Exciting news for women with uterine fibroids

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And there are a lot of us. Twenty to 40% of American women 35 and older have uterine fibroids. Make that 50% of premenopausal African American women. Uterine fibroids can be insidious. You may not even know they are there and if you are trying to conceive, they can prevent pregnancy. With more women waiting until later in their lives for childbirth, there is a naturally occurring intersection between uterine tumor and infertility.

A new study has been released showing a better way than major invasive surgery to treat uterine fibroids for better fertility. “This study is significant because it shows comparable fertility rates between the two primary uterus-sparing treatments widely available to treat fibroids: Uterine fibroid embolization (UFE) and surgical myomectomy (fibroid removal), which is considered the gold standard for symptomatic fibroids in women who wish to conceive,” said Joao Martins Pisco, MD an interventional radiologist at St. Louis Hospital in Lisbon.

“These results were surprising because other studies have favored surgical myomectomy over UFE for women who want to conceive. In this study of 743 women, UFE had a fertility rate of 58.1% which is comparable to surgical fibroid removal (myomectomy), which has a fertility rate of 57%,” stated Pisco. “Our study shows that not only does UFE allow women who were unable to conceive to become pregnant but also allow them to have normal pregnancies with similar complication rates as the general population,” he added.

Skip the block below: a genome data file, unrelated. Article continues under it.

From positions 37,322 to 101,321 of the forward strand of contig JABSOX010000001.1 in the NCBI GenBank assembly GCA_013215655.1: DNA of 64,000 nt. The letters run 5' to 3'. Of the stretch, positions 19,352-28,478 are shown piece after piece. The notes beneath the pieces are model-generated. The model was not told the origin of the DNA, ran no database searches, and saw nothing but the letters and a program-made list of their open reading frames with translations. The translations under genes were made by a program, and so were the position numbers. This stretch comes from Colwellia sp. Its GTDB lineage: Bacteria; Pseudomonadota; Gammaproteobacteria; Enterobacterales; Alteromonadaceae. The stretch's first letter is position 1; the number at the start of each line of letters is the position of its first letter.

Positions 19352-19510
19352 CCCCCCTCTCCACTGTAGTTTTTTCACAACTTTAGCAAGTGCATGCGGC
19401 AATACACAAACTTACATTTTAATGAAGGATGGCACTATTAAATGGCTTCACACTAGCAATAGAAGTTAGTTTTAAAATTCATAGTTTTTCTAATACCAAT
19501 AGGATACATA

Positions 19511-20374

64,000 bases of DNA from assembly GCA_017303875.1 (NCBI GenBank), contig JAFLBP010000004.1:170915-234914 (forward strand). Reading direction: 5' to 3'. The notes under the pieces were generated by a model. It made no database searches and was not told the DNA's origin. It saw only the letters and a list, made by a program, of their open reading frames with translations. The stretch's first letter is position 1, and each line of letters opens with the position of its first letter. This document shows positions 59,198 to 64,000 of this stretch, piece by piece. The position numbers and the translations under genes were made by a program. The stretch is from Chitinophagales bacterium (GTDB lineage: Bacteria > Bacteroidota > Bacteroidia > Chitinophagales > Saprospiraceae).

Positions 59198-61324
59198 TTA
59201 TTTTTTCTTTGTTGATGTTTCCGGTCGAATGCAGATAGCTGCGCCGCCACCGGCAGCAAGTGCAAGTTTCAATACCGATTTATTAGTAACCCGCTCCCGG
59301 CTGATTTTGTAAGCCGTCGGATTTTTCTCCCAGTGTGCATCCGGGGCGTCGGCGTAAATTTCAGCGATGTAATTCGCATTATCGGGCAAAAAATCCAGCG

Uterine fibroids are benign tumors in the uterus that can cause prolonged, heavy menstrual bleeding leading to anemia even requiring transfusion. There may be disabling pelvic pain, urinary complications, miscarriage, and other obstacles to conception including pain during intercourse. It appears that the larger the fibroids are, the greater their capacity to cause infertility.

The conventional treatment of uterine fibroids has been major, invasive surgery requiring the removal of part of the uterus with the fibroid. With the UFE procedure, which is outpatient for most women, a small incision is made and a catheter is put into the femoral artery. The catheter delivers tiny particles into the blood vessels feeding the fibroid, cutting off its blood flow and causing it to shrink and symptoms to subside.

“In the future, UFE will probably be a first-line treatment option, even for women who wish to conceive and are unable due to the presence of uterine fibroids,” Pisco theorized.

Source: Society of Interventional Radiology, Medical News Today


 
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